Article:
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TeeDub
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« Reply #82 on: May 12, 2015, 09:05:46 am »

I've been to plenty of shows and there is more than enough parking to accommodate BOK Center events.  The only people who complain either have some moral imperative that prevents them from paying to park and/or have a problem walking a few blocks.  The Central garage north of the BOK Tower never has more than a handful of spots taken and is only a few blocks walk.

This is my experience as well.
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carltonplace
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« Reply #83 on: May 12, 2015, 10:23:14 am »

I've been to plenty of shows and there is more than enough parking to accommodate BOK Center events.  The only people who complain either have some moral imperative that prevents them from paying to park and/or have a problem walking a few blocks.  The Central garage north of the BOK Tower never has more than a handful of spots taken and is only a few blocks walk.

Right, but everyone drives past the BOK to find parking which is what is causing the traffic craziness. We need to get them to park elsewhere and feel that they can safely get to their event and back again.
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TeeDub
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« Reply #84 on: May 12, 2015, 10:41:06 am »

Right, but everyone drives past the BOK to find parking which is what is causing the traffic craziness. We need to get them to park elsewhere and feel that they can safely get to their event and back again.

Have you ever been to any event/concert in another town that wasn't surrounded by traffic craziness?   

I thought that was just the nature of the beast.   Crowds mean traffic.
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Weatherdemon
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« Reply #85 on: May 12, 2015, 12:17:01 pm »

This is my experience as well.

They need to work on lighting and making that walk more inviting. It's short, but uncomfortable for those that don't come downtown often.
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carltonplace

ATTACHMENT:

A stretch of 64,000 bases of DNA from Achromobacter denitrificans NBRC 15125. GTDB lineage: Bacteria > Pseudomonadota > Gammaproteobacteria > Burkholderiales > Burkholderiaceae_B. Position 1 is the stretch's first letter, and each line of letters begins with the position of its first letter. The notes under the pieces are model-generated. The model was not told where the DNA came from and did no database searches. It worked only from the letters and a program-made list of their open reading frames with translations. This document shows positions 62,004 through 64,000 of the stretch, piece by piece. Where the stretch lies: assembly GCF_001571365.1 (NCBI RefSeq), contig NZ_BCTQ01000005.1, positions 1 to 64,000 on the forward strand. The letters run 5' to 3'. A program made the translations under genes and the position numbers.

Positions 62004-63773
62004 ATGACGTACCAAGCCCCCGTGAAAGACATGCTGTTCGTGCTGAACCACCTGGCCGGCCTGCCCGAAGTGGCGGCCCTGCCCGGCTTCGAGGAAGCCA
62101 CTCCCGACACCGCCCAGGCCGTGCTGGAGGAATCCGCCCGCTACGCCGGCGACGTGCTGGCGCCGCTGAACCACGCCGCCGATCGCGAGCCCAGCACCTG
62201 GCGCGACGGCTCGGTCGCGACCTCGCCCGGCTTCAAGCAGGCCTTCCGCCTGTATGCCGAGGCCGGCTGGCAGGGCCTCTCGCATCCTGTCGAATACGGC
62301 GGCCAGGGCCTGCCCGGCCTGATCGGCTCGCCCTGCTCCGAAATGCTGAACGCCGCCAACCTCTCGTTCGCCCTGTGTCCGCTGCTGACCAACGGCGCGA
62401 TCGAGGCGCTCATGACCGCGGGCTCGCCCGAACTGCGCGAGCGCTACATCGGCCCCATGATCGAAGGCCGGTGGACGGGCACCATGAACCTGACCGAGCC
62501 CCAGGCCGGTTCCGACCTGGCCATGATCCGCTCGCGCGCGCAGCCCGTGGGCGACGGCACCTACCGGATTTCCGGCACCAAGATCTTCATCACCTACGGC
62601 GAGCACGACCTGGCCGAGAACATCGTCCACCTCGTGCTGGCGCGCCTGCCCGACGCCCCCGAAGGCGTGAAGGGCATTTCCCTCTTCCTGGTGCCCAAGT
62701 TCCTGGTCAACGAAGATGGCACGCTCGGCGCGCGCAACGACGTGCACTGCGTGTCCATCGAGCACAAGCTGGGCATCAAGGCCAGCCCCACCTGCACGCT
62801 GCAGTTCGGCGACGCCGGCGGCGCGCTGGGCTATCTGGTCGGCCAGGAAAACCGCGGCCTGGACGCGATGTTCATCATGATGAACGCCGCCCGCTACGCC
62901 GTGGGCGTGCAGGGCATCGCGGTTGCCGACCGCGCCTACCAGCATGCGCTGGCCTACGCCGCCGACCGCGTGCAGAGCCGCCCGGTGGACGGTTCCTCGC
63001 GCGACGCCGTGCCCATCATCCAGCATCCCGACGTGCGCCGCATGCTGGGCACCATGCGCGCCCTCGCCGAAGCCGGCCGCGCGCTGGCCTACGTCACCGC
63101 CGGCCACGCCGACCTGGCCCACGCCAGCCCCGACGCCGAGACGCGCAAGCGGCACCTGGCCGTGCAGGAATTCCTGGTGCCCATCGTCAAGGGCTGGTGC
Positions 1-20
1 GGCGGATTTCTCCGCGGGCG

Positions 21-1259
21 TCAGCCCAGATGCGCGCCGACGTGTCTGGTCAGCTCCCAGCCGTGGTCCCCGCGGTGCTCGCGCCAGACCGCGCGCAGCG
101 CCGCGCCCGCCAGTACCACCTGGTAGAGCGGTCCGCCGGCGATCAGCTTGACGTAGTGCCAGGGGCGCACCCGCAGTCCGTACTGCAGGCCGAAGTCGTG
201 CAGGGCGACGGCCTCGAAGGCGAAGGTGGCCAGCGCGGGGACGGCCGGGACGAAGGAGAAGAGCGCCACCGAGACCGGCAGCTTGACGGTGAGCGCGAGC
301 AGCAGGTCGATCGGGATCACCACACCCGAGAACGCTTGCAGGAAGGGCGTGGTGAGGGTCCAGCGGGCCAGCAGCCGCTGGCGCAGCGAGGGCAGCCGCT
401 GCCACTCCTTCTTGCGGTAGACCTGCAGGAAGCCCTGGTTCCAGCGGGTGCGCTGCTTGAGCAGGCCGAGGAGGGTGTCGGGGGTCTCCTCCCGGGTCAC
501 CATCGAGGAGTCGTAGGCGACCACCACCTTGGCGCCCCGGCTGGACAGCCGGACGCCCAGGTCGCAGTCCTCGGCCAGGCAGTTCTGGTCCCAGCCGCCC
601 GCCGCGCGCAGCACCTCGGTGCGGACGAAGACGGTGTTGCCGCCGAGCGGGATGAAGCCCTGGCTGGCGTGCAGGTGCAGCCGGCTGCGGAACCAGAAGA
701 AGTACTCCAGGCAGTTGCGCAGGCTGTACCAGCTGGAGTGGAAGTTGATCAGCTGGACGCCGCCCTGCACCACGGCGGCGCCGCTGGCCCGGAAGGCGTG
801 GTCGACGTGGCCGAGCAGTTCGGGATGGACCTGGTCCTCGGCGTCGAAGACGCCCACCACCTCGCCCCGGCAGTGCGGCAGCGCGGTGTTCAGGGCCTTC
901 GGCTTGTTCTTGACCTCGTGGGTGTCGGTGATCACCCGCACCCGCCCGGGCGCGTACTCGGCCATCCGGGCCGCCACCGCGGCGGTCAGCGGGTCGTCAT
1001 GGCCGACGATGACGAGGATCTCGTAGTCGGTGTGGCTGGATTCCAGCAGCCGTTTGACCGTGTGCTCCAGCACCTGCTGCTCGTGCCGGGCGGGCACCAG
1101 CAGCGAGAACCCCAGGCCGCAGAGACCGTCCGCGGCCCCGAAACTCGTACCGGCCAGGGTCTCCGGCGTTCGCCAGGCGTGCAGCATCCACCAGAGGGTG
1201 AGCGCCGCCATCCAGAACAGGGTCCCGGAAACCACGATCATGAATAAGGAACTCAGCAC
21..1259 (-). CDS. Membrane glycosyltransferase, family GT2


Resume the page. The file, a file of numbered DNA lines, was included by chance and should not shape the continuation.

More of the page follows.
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« Reply #86 on: May 12, 2015, 12:27:20 pm »

Have you ever been to any event/concert in another town that wasn't surrounded by traffic craziness?   

I thought that was just the nature of the beast.   Crowds mean traffic.

So a few signs and directions wouldn't be of use. Waste of time.
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DowntownDan
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« Reply #87 on: May 13, 2015, 09:58:59 am »

They need to work on lighting and making that walk more inviting. It's short, but uncomfortable for those that don't come downtown often.

I would agree with this.  Even some additional street scaping would help.  Infill would be ideal but we're still a ways away from that.
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Townsend
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« Reply #88 on: May 13, 2015, 11:13:33 am »

Oklahoma Senate Committee OKs Bonds for Tulsa Pop Museum

http://publicradiotulsa.org/post/oklahoma-senate-committee-oks-bonds-tulsa-pop-museum



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OKLAHOMA CITY (AP) — A proposal to issue $25 million in bonds to build the Oklahoma Museum of Popular Culture in Tulsa has passed its first legislative hurdle.

The Senate Joint Committee on Appropriations and Budget voted 27-13 Tuesday for legislation that would authorize funding for the museum, known as OKPOP. The bill now goes to the full Senate for consideration.

Senate President Pro Tem Brian Bingman of Sapulpa introduced the legislation on Monday. He says the $25 million in bonds will be matched with private funds and the proposed museum will be built in Tulsa on donated land.

State lawmakers have rejected funding for the proposed pop culture museum in previous years.

The committee also voted 33-0 for a voluntary compliance initiative to collect past-due state taxes.

Out of curiosity, where will this go awry?
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SXSW
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« Reply #89 on: May 13, 2015, 01:33:56 pm »

It sounds like one the biggest drivers for this museum is the adjacent parking garage so they can charge for people to park in the Brady District.  If it means some of the other surface lots go away once it's built then it's a win plus it fills in one of the biggest lots still there on Archer between Boston and Cincinnati.